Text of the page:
Cape Town - Dam levels in the Western Cape have risen to a collective 58% capacity, with the largest dam supplying the city of Cape Town, Theewaterskloof, now at just under half full.
Dams supplying the City of Cape Town are at a collective 66%, according to the Western Cape department of local government, environmental affairs and development planning.
"The average dam level in the Western Cape has increased to 58% (2017:34%)," the department said.
"The situation shows a marked improvement at the end of the winter season and indicates the difference the winter rains have made across the province.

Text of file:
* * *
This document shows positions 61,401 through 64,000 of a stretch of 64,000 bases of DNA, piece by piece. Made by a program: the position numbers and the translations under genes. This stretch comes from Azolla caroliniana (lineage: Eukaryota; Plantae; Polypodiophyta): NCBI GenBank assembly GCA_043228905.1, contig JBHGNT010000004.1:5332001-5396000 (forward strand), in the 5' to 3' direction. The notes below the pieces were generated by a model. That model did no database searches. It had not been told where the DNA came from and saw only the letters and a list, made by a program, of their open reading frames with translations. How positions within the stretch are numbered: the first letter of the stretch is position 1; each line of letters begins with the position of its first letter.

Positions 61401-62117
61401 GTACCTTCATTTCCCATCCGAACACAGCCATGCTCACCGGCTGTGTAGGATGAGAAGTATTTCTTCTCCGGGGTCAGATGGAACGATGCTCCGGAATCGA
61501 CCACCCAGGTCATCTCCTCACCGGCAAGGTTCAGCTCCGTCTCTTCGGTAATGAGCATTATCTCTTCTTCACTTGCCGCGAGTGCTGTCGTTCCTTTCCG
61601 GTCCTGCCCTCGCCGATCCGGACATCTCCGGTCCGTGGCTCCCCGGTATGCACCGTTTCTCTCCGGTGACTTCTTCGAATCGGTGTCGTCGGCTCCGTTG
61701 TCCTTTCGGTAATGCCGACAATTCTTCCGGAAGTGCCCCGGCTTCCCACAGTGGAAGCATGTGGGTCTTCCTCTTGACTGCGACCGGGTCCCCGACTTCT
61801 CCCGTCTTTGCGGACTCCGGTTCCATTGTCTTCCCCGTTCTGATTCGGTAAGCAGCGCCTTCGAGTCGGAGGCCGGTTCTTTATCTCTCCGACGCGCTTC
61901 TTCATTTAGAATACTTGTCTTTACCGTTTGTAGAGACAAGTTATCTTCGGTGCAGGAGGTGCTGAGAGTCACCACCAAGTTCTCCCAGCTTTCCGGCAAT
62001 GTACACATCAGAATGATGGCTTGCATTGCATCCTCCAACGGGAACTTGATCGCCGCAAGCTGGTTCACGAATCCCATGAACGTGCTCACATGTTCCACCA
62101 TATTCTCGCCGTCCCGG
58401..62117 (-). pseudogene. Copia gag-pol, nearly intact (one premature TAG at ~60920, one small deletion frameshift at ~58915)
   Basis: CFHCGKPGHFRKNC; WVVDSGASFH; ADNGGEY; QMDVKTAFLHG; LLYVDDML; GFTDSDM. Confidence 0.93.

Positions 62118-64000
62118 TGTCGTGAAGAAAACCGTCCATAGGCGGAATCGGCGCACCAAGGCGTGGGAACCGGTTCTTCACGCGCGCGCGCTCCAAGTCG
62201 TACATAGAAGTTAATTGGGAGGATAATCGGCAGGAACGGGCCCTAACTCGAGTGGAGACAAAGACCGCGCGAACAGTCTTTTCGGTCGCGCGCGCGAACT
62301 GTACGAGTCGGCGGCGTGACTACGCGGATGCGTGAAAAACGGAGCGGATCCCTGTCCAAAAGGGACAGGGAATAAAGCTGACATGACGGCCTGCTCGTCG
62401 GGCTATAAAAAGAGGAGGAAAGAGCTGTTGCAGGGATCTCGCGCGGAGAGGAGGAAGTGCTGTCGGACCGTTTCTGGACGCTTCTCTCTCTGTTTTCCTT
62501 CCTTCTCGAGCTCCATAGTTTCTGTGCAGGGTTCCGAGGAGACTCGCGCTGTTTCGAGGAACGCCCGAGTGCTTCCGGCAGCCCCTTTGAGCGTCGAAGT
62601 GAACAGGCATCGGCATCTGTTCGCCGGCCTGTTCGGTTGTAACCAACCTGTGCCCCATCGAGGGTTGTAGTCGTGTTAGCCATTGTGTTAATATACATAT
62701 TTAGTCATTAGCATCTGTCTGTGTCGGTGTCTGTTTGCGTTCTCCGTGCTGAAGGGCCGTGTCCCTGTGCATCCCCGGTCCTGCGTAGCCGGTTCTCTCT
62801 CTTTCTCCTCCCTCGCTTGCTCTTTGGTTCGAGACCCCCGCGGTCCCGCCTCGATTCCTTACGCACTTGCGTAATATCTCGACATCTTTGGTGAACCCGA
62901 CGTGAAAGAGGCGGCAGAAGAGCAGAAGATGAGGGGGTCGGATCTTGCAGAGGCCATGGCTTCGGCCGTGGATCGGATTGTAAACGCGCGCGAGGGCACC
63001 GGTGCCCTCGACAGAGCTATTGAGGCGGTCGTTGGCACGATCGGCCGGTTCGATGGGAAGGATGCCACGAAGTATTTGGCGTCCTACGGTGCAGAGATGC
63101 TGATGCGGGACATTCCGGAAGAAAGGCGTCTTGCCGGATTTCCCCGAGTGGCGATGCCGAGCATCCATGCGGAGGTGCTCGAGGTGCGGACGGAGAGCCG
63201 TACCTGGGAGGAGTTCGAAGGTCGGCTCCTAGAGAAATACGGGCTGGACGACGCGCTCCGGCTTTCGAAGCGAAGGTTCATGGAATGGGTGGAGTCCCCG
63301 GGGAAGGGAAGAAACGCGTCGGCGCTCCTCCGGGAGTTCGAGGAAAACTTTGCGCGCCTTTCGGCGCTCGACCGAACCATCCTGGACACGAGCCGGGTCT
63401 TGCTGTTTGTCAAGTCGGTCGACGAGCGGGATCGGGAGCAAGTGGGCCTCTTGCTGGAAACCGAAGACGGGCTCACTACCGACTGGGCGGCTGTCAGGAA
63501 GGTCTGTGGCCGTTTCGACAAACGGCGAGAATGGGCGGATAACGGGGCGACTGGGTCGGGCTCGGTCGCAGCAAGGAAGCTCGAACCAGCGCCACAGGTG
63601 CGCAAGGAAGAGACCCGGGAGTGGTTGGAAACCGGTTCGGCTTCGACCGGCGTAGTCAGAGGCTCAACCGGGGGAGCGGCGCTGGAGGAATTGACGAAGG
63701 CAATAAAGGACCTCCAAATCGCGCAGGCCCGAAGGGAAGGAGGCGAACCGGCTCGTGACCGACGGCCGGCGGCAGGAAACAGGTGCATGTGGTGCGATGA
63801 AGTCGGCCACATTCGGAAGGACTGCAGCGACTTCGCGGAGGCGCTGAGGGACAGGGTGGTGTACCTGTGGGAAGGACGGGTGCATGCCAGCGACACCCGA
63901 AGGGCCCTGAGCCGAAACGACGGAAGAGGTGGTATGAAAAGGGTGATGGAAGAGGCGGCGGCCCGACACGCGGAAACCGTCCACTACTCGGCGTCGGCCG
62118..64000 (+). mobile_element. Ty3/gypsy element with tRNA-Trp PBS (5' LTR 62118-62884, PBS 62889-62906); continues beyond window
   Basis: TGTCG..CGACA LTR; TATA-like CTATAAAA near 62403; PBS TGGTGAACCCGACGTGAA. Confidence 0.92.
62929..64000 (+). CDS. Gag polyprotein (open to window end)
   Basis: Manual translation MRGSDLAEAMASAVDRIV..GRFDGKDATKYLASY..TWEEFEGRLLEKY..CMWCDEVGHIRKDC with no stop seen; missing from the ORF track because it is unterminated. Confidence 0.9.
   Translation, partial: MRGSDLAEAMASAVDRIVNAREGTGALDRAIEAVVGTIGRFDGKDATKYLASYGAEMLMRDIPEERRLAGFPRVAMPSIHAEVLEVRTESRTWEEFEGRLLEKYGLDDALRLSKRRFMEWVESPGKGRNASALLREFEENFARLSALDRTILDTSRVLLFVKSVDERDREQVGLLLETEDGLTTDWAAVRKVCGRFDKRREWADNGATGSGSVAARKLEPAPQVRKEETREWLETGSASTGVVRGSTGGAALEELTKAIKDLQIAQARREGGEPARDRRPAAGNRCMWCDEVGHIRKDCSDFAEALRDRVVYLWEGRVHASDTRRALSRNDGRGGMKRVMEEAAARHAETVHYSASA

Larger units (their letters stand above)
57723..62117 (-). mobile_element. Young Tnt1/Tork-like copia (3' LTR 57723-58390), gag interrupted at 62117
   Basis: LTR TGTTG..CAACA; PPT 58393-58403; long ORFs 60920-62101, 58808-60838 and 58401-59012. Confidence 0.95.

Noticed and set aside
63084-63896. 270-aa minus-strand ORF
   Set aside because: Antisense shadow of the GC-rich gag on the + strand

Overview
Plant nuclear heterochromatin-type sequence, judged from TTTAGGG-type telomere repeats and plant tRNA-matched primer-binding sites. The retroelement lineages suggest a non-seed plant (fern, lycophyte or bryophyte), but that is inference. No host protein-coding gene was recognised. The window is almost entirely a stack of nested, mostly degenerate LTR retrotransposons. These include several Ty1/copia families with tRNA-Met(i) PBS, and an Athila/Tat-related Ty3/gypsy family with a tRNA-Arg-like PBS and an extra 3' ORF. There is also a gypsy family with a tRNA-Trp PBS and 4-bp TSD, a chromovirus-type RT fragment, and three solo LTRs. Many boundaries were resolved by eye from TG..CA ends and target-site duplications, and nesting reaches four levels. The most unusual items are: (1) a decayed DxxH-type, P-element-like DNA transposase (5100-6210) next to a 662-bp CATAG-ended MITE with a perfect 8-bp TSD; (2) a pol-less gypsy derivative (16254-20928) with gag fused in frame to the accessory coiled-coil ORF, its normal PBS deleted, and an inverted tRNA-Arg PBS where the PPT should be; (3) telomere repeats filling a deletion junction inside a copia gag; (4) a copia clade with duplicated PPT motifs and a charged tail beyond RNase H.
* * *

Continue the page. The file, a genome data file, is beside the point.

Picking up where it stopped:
"At the start of the winter season, the average dam level for the province was 16%.
Local government, environmental affairs and development planning MEC in the provice, Anton Bredell, said dams feeding the City of Cape Town are currently at 66% (2017: 35%).
"Major dams feeding the city include the Berg River Dam (currently 96% full) and the Steenbras Upper dam (100%) and Steenbras Lower Dam (86%) as well as the Theewaterskloof Dam which currently stands at 48.7% full. Unfortunately there remains no relief for the Karoo regions with the average Dam level in the Gouritz River Catchment area still below 18% on average," Bredell said.
Bredell has requested that consumers continue to use water sparingly, "with the focus on the coming summer season when demand is expected to pick up again".
Major Dam statistics
Theewaterskloof dam – 48% full this week (2017: 26%. Last week: 45%)
Voëlvlei dam – 74% full this week (2017: 26%. Last week: 68%)
Bergriver Dam 97% full this week (2017: 56%. Last week: 93%).
Clanwilliam Dam 98%. (2017: 38%. Last week: 99%)